Most people are concerned about the damage that hail can potentially cause to their vehicles. But hail can be forceful enough to cause real damage to parts of your home as well. If your area has recently been hit by a hailstorm, there are certain parts of your home more likely to show damage. Read on to find out more about hail and how it can cause costly damage to your home.
Hail is simply a frozen lump of ice that falls in addition to or instead of regular raindrops. The presence of moisture along with fast moving, upward air currents allow the precipitation to freeze into a solid form. Hailstones form in cumulonimbus clouds high above the Earth’s surface and can pick up speed as they descend towards the ground. While the size of hail stones can vary greatly, even the smaller stones can cause significant damage if they are mostly solid and travel at high speed.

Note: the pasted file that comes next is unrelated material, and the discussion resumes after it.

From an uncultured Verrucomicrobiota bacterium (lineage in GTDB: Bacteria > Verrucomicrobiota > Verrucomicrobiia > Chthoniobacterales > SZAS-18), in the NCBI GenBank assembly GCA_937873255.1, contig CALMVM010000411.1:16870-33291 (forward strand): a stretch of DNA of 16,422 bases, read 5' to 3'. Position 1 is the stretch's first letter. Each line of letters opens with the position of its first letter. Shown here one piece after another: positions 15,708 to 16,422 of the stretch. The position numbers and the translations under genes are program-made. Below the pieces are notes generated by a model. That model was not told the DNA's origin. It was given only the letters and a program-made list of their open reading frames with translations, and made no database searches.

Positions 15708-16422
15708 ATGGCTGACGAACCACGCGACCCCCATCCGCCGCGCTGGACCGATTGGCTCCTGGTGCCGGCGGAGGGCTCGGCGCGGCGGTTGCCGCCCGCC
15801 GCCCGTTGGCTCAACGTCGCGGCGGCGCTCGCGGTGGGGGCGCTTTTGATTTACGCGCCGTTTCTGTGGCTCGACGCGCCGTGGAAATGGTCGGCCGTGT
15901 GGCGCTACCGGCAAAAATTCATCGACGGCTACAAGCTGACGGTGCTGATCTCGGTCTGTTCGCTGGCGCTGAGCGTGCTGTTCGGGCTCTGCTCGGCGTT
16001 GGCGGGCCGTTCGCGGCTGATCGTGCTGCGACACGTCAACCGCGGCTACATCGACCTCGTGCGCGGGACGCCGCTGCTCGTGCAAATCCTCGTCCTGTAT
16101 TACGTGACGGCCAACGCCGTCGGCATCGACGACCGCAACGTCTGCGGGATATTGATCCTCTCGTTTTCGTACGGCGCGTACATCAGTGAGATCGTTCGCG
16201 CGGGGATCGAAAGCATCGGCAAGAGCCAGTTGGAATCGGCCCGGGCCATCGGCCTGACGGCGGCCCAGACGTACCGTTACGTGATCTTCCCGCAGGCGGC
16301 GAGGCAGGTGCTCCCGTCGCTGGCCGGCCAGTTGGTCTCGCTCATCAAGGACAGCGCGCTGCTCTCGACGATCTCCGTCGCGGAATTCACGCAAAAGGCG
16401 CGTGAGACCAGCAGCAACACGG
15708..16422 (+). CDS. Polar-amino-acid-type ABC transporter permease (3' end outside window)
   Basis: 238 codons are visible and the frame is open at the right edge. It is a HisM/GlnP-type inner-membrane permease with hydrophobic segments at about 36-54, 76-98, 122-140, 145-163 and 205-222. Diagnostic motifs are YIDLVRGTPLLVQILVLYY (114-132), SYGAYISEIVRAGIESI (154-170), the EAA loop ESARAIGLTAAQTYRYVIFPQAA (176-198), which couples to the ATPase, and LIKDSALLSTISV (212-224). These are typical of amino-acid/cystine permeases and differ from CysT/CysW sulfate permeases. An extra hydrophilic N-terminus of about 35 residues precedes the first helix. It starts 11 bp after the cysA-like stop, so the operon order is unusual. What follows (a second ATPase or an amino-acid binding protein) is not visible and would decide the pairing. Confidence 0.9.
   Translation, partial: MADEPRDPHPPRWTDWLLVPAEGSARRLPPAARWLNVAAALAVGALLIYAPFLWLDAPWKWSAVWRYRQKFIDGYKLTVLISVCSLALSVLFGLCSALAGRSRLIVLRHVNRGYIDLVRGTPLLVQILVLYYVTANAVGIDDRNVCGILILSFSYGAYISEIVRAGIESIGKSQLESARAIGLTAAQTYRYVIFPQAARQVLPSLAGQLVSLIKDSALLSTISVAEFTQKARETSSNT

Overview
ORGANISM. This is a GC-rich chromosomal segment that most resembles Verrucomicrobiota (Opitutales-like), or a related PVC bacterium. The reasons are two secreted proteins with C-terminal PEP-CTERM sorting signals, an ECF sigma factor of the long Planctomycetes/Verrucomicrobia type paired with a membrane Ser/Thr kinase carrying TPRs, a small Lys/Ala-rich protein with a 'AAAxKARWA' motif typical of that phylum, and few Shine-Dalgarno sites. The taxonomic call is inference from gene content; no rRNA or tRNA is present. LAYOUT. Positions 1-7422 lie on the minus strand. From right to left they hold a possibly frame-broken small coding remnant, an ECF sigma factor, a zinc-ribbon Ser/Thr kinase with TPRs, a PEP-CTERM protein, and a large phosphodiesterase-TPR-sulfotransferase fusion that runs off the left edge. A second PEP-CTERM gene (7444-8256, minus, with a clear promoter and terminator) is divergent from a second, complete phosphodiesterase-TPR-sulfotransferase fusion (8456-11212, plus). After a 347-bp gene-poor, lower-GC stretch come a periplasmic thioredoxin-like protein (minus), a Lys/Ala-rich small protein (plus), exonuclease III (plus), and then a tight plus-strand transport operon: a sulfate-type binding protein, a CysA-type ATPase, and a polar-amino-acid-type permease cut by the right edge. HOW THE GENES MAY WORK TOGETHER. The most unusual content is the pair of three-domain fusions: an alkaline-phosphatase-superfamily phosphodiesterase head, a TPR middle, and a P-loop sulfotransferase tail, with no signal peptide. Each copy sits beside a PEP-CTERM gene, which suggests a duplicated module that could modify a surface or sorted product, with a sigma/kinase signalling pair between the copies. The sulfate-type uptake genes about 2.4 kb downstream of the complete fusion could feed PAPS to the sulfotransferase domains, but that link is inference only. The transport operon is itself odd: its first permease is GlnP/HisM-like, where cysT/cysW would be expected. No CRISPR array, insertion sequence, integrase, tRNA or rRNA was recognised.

Some hail storms cause minimal damage, while others can smash vehicles, crash through windows and damage homes. This can cause homeowners to underestimate the serious nature of hail and the problems it can cause. The severity of damage caused by hail can vary based on a few factors:
The damage can also vary due to the unpredictable nature of thunderstorms, which are often the host for hail stones because they offer the perfect atmospheric conditions for hail formation. In some cases, when a storm is stationary over a particular area for a prolonged time period, hailstones can repeatedly pelt the same homes over and over, compounding the damage done by each individual stone.
After a hailstorm strikes in your area, there are a few areas of your home that you should check first for damage:
If you find evidence of hail damage on any part of your home, your homeowner’s insurance policy may cover the necessary repairs. Before you file a claim, the advice of a public adjuster can help you get your claim paid successfully.